Amaryllidaceae family - The Clivia Miniata

Clivias, from the Amaryllidaceae family, are colourful plants that are popular amongst avid gardeners and those who have made a hobby of growing and exhibiting them.

Did you know? Clivias are evergreen and are, interestingly, found only in South Africa and Swaziland.

Clivias are herbaceous plants with long, slender green leaves. The flowers, which can be yellow, orange or red, grow as individual blooms on the tip of an umbel, which stands as a hardy stalk above the green foliage below. These flowers have a bell shape to them and make for beautiful additions to a flower arrangement. Clivias do not form bulbs, but they do produce berries as fruits.

Flowering time

There are different subspecies of Clivias (Clivia caulescens, Clivia gardenia, Clivia miniata, Clivia mirabilis, Clivia nobilis, and Clivia robusta), so the flowering time varies according to the species. Some can be grown all year round, while others prefer winter. The climate in that particular region also affects when and how successfully the plant will flower.

Use in the garden

The Clivia miniata has medicinal uses. In its natural state, it is used in its entirety, and is effective in treating pain, muscle stimulation, uterine stimulation and fever. Different parts of the plant are used for different applications.

Natural distribution

The Clivia needs shade or a little dappled sun. Although found throughout South Africa, they prefer areas that are shady. They are frequently the undergrowth plants in forested areas, or gardens that boast many trees.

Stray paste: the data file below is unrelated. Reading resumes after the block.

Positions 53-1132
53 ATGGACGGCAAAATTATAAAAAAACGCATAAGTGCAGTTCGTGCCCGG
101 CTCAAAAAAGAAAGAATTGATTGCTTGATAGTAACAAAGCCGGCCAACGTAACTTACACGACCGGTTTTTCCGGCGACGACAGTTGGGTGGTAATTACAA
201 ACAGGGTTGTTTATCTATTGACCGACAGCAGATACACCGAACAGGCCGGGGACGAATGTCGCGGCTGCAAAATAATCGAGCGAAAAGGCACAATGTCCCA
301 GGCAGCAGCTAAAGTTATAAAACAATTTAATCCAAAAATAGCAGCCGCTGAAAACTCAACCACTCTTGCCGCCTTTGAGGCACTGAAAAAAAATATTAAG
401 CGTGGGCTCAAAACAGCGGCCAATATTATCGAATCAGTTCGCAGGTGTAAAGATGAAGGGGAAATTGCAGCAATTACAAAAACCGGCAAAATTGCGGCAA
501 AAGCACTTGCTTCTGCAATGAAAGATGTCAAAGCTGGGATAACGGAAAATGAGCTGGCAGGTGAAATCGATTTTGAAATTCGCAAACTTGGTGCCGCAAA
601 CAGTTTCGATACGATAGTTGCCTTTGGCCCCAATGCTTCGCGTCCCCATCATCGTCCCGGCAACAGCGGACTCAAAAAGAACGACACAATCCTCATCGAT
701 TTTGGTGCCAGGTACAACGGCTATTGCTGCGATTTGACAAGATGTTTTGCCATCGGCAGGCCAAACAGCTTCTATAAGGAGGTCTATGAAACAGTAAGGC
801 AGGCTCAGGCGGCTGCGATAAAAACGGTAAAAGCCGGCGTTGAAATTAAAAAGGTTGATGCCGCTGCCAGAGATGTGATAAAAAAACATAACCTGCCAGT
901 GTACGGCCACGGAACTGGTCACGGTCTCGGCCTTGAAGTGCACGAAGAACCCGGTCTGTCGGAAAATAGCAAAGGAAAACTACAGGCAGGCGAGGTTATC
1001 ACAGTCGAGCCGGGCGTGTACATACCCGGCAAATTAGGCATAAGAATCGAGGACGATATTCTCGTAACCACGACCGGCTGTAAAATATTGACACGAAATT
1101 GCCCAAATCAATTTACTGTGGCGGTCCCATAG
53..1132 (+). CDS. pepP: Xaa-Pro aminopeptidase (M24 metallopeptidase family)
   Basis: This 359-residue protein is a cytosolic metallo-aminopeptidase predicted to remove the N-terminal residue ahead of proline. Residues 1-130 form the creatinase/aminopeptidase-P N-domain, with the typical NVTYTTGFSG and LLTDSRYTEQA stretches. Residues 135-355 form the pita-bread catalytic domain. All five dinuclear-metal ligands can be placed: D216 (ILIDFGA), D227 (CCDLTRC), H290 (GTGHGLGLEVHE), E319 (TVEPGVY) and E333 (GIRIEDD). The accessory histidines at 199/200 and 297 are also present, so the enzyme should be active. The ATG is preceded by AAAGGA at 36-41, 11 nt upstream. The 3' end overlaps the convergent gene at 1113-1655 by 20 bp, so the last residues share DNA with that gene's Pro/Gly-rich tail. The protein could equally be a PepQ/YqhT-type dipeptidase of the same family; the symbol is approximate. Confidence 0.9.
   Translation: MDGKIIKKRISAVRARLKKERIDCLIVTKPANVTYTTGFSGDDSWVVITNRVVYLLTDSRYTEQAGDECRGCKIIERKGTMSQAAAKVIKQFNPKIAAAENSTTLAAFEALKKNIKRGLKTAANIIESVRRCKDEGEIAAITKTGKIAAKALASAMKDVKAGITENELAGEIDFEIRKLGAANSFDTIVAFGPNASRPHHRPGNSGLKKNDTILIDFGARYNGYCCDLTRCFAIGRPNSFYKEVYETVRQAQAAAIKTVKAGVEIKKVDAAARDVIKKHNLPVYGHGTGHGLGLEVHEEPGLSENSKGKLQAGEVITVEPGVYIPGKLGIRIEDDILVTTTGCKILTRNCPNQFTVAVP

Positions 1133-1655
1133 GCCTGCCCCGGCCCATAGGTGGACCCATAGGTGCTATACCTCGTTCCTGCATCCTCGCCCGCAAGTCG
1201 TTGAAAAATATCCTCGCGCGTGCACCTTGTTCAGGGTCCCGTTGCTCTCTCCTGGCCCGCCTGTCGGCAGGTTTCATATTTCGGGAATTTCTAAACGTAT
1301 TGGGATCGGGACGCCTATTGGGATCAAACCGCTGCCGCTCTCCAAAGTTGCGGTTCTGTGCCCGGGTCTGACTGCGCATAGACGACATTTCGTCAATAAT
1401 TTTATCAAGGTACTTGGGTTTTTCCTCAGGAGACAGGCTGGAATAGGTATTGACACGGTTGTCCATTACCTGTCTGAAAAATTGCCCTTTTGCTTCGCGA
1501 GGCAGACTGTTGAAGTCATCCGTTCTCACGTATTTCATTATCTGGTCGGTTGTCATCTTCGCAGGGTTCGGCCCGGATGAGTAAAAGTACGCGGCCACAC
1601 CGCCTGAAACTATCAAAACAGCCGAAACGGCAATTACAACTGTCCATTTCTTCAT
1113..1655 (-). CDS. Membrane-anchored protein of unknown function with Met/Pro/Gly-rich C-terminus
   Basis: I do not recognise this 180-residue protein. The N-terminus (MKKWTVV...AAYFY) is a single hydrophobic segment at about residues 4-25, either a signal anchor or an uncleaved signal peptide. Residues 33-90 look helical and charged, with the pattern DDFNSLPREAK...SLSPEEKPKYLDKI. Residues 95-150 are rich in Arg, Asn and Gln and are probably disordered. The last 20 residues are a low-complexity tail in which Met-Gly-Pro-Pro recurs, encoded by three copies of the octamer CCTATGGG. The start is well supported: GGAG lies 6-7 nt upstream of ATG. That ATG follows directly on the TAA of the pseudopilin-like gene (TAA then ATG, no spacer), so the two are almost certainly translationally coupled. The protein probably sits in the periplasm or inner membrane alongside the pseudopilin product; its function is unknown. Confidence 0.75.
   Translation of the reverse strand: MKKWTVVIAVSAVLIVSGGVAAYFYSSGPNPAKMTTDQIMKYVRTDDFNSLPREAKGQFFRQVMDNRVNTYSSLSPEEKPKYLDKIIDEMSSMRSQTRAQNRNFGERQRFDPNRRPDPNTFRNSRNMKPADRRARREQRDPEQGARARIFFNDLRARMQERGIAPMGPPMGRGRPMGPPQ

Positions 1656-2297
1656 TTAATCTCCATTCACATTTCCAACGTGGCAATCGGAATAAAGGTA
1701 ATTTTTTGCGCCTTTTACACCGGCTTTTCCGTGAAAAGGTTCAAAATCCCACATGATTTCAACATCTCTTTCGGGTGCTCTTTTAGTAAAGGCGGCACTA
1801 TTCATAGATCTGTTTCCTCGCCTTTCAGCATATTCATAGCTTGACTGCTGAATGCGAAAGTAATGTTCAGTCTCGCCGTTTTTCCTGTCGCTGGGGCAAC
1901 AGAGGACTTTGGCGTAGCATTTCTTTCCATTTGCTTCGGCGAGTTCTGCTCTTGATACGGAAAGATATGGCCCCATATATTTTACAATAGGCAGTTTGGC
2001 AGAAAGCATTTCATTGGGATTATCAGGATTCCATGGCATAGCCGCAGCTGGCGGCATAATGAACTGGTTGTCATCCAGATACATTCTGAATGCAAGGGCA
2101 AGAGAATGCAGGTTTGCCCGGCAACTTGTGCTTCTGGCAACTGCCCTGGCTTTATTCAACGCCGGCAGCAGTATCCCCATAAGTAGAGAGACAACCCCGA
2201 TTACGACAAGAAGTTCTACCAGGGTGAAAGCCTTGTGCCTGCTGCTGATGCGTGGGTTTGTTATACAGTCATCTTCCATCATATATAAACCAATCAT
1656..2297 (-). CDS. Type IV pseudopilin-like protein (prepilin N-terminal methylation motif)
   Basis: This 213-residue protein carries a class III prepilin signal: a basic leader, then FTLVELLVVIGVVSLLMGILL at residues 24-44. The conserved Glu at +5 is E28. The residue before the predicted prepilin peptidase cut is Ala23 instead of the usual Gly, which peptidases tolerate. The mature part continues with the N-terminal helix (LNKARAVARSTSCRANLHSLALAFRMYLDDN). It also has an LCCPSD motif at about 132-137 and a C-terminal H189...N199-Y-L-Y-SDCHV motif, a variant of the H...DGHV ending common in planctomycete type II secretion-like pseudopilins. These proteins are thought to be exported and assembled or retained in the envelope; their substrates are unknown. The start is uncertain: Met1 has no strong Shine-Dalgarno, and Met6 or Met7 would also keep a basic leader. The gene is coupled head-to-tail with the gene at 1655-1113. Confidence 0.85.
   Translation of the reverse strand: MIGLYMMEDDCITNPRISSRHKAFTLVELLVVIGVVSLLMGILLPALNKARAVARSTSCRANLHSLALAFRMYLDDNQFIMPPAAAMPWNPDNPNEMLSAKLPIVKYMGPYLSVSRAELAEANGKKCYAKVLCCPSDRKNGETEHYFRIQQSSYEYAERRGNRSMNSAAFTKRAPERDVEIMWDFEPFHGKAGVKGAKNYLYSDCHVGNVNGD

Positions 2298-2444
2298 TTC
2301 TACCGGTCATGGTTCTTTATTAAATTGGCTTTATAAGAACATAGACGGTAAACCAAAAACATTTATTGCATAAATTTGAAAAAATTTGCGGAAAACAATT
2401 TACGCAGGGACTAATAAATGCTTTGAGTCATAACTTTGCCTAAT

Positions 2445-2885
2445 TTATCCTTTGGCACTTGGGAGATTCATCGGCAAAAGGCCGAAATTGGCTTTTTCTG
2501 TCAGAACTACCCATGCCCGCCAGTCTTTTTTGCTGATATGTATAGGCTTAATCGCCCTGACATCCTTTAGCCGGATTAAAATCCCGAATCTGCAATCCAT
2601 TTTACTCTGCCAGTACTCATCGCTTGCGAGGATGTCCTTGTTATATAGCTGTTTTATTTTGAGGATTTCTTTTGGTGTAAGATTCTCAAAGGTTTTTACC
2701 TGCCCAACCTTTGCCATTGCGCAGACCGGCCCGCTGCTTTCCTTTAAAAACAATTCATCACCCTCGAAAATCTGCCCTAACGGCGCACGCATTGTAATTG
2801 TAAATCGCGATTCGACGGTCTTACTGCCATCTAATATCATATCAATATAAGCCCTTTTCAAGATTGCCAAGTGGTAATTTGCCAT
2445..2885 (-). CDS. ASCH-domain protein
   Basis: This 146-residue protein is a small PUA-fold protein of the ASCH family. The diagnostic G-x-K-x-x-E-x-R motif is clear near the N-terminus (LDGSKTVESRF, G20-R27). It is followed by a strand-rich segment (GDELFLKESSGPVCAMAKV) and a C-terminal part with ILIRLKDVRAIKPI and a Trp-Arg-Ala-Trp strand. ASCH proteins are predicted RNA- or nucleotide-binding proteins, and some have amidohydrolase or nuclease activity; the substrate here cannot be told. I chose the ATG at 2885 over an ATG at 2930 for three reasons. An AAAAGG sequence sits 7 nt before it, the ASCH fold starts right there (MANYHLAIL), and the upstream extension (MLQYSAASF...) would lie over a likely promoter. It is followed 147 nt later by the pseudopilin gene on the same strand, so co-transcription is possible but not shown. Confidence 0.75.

Growing Clivia in your garden

This pretty plant prefers full shade or dappled sun. For this reason, they do particularly well in the shade of bigger trees, even on forest floors. The cooler, early morning sun is fine in small quantities. They need to be watered regularly during the summer months, but never overwatered or flooded.

In the autumn and winter, they should be left in a state of dormancy and the soil should be kept fairly dry. They can be repotted on an annual basis, or every second year, if you prefer. When grown from seed, it will take about five to seven years for the Clivia to begin flowering. However, these colourful blooms are well worth the wait.


Seeds can be harvested by removing them out of the berries as soon as the berry starts to soften. The seeds should be washed with water and a few drops of dishwashing liquid. These seeds do well in coarse sand. Place the seeds in the damp sand in a plastic dish, with the black spot of the seed facing to the side. Only about half the seed should be under the soilís surface.

Close the lid and leave this container in a warm place for up to three weeks, when the seeds will begin to germinate. Once you have seedlings, place them into seed trays with a mixture of the coarse soil and a fine bark. Keep these seed trays in shady spots and water them once or twice a week. When they are about three years old, the plants should be transferred to permanent pots.

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